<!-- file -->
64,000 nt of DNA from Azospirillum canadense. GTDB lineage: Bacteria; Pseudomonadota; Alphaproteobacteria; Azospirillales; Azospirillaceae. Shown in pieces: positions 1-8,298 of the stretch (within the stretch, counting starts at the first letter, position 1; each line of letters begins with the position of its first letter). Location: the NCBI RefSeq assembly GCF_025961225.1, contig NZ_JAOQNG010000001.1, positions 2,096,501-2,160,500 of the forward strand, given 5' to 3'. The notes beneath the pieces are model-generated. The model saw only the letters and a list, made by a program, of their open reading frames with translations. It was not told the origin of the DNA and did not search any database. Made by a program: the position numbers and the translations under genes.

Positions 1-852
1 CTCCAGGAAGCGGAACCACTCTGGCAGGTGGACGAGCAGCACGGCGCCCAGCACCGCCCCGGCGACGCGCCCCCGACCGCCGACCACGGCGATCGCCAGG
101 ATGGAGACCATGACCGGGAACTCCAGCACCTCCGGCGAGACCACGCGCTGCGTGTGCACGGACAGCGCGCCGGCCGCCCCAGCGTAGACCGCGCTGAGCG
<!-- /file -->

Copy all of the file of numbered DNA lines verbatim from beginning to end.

64,000 nt of DNA from Azospirillum canadense. GTDB lineage: Bacteria; Pseudomonadota; Alphaproteobacteria; Azospirillales; Azospirillaceae. Shown in pieces: positions 1-8,298 of the stretch (within the stretch, counting starts at the first letter, position 1; each line of letters begins with the position of its first letter). Location: the NCBI RefSeq assembly GCF_025961225.1, contig NZ_JAOQNG010000001.1, positions 2,096,501-2,160,500 of the forward strand, given 5' to 3'. The notes beneath the pieces are model-generated. The model saw only the letters and a list, made by a program, of their open reading frames with translations. It was not told the origin of the DNA and did not search any database. Made by a program: the position numbers and the translations under genes.

Positions 1-852
1 CTCCAGGAAGCGGAACCACTCTGGCAGGTGGACGAGCAGCACGGCGCCCAGCACCGCCCCGGCGACGCGCCCCCGACCGCCGACCACGGCGATCGCCAGG
101 ATGGAGACCATGACCGGGAACTCCAGCACCTCCGGCGAGACCACGCGCTGCGTGTGCACGGACAGCGCGCCGGCCGCCCCAGCGTAGACCGCGCTGAGCG